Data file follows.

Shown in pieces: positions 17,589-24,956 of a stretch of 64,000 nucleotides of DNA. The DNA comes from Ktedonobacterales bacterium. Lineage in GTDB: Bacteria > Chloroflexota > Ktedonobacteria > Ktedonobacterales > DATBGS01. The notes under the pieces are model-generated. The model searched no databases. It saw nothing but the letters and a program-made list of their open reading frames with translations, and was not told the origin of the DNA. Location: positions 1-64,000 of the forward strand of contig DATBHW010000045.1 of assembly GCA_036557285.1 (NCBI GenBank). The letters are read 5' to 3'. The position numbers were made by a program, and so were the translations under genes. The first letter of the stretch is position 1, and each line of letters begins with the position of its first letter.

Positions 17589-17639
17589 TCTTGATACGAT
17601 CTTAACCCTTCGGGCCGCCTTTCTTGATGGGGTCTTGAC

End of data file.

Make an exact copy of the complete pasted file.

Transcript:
Shown in pieces: positions 17,589-24,956 of a stretch of 64,000 nucleotides of DNA. The DNA comes from Ktedonobacterales bacterium. Lineage in GTDB: Bacteria > Chloroflexota > Ktedonobacteria > Ktedonobacterales > DATBGS01. The notes under the pieces are model-generated. The model searched no databases. It saw nothing but the letters and a program-made list of their open reading frames with translations, and was not told the origin of the DNA. Location: positions 1-64,000 of the forward strand of contig DATBHW010000045.1 of assembly GCA_036557285.1 (NCBI GenBank). The letters are read 5' to 3'. The position numbers were made by a program, and so were the translations under genes. The first letter of the stretch is position 1, and each line of letters begins with the position of its first letter.

Positions 17589-17639
17589 TCTTGATACGAT
17601 CTTAACCCTTCGGGCCGCCTTTCTTGATGGGGTCTTGAC